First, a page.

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Cash Balance Litigation, Hybrids in the Public Sector

March 12, 2012 - As we continue to work with the Treasury Department, IRS, and Congress to enhance the regulatory framework for hybrid plans, we wanted to update you on related developments in cash balance plan litigation and public sector adoption of “hybrid” (DB/DC) and cash balance plans. Developments in both areas bear upon general public policy towards hybrid plans.

Cash Balance Litigation Update

In recent months, litigation surrounding cash balance plan conversions has proved unsuccessful for plaintiffs asserting ERISA and ADEA claims.

On February 21, the Southern District of New York dismissed plaintiffs’ claims against IBM for breach of fiduciary duty under ERISA for converting its defined benefit plan into a cash balance plan; the court held that plan participants who already settled claims in litigation cannot bring those claims again. Murphy v. International Business Machines Corp., S.D.N.Y., No. 10-cv-06055 (Feb. 21, 2012). This is one of the longest-standing challenges to cash balance plans, and this time, the court based its dismissal on grounds that the claims were barred by ERISA’s statute of limitations as well as principles of res judicata (the matter has already been judged, and resulted in a class settlement and release).

Additionally, the court stated that even if the claims were not so barred, the “[p]laintiffs’ allegation that IBM breached its fiduciary duty under ERISA by converting its defined benefits pension plan into a cash balance plan and thereby creating a new benefit formula is not in itself sufficient to state a claim.” Id. (internal quotations omitted).

Also on February 21, the Supreme Court denied certiorari in a request to review the Tenth Circuit’s holding in Tomlinson v. El Paso that a plan conversion from a defined benefit plan to a cash balance plan did not result in a violation under ADEA or ERISA. Tomlinson v. El Paso, No. 1:04-cv-02686 (10th Cir. 2010), cert. denied, U.S., No. 11-795 (2012). The Tenth Circuit had found that there was no evidence of the use of discriminatory plan inputs (pay and interest credits) to support the plaintiffs’ ADEA claim; nor did the plan illegally backload benefits in violation of ERISA. The Supreme Court’s denial leaves the Tenth Circuit precedent intact.

Earlier this year, the Supreme Court also denied a similar certiorari petition in Engers v. AT&T, leaving the decision of the Third Circuit unaffected. Engers v. AT&T, Inc., No. 10-2752, (3d Cir. 2011), cert. denied, U.S., No. 11-590 (2012). As noted in our last update, the Third Circuit affirmed the District Court?s summary judgment for AT&T on all of the ADEA and ERISA claims against AT&T and, specifically, concluded that the plaintiffs? age discrimination ?wear-away? claims are barred by the plain language of ADEA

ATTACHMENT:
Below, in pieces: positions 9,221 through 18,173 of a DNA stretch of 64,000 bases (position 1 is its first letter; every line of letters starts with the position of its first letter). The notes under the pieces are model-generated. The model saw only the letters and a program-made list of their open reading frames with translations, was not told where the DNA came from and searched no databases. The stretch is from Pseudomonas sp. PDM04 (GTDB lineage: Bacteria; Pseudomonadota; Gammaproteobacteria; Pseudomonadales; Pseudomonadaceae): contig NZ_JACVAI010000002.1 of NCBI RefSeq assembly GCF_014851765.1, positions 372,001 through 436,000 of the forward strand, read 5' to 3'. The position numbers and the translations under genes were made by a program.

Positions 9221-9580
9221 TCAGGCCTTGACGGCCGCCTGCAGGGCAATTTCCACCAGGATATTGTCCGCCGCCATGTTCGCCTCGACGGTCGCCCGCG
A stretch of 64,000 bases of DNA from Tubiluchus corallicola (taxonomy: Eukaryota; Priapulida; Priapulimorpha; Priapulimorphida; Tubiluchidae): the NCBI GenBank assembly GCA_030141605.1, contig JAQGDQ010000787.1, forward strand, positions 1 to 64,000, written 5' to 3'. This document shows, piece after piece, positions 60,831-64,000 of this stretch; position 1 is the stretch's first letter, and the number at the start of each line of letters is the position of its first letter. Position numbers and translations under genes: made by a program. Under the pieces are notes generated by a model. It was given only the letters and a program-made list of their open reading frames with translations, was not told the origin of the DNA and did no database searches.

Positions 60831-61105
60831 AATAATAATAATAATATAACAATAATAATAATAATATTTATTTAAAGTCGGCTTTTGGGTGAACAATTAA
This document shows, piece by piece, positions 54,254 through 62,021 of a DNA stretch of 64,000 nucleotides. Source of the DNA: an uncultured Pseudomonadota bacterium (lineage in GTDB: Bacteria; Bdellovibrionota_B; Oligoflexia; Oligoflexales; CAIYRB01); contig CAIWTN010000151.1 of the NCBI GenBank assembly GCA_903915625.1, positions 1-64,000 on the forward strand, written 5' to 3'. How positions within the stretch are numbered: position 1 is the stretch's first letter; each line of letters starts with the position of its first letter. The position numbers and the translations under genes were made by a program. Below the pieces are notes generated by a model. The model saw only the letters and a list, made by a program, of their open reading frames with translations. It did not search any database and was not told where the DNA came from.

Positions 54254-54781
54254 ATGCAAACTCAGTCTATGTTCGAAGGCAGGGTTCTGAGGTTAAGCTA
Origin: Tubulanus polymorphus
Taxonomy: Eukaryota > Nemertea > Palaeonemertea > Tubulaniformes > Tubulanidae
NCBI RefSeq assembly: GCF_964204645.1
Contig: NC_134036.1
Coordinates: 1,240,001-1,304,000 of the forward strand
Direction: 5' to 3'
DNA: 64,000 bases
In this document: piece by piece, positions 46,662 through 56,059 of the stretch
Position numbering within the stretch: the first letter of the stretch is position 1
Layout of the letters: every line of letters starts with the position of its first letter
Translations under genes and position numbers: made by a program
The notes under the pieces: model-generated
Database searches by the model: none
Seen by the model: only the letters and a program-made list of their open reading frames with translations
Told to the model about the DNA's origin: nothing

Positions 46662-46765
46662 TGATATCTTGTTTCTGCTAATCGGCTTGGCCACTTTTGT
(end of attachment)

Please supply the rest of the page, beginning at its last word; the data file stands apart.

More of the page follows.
Finally, we note that the Department of Labor has filed an amicus brief in the federal District Court where CIGNA Corporation v. Amara has been remanded. CIGNA Corporation v. Amara, 131 S. Ct. 1866 (2011). Cigna Corporation v. Amara made headlines last May when the Supreme Court vacated the Second Circuit decision that affirmed an order of a monetary remedy under section 502(a)(1)(B) of ERISA for inconsistencies between a summary plan document and the plan instrument. Now on remand, the DOL?s brief argues for the District Court to reinstate its ?A plus B? remedy as equitable relief under section 502(a)(3) of ERISA. The ?A plus B? remedy would give employees the benefits they had accrued under the traditional defined benefit plan (Part A) and additional benefits going forward under the cash balance plan (Part B). The brief is available on the DOL’s website.

Hybrid and Cash Balance Plans in the Public Sector

Though the majority of state and local governments continue to offer defined benefit plans to their employees, several governments have changed to a plan that combines DB and DC elements. These plans are typically referred to as “hybrid plans” in the public sector (terminology that is somewhat inconsistent with private sector use). Additionally, some state and local governments have adopted, or are considering adopting, cash balance pensions.

States already using a mandatory DB-DC hybrid plan include Georgia, Indiana, Oregon, and Michigan (limited to public school employees). Rhode Island will join the list of mandatory hybrid plans on July 1, 2012, with the enactment of the Rhode Island Retirement Security Act of 2011. Other states that offer or have offered optional hybrid plans include Colorado, Florida (limited to DB plan participants as of 2000), Montana, Ohio, Oregon (limited to education personnel), South Carolina, Utah, and Washington (in the latter, the state legislature is considering legislation to make the hybrid DB-DC plan mandatory for all newly hired state and local employees).

Meanwhile, mandatory cash balance plans are used in Nebraska (county and state) and Texas (municipal, county, and district). San Diego may follow suit in its upcoming June 5 Primary Election, where registered voters will have the opportunity to vote on pension reforms. Currently, only one proposal, which urges a switch from the current DB plan to a 401(k)-style plan, has been approved by the city council for placement on the ballot. Proposals for other alternatives, including a “cap and freeze plan,” are already underway.

Like Nebraska and Texas, a few states that have retained the DB model are now considering switching to a cash-balance arrangement. Louisiana Governor Bobby Jindal recently outlined a plan to reform the state pension system using a cash-balance approach. Kansas is also considering using a cash-balance plan following an in-depth study by its Kansas Public Employees Retirement System Study Commission.

As always, for more information or for any questions, you may contact Derek Dorn (202-662-2290) at Davis & Harman.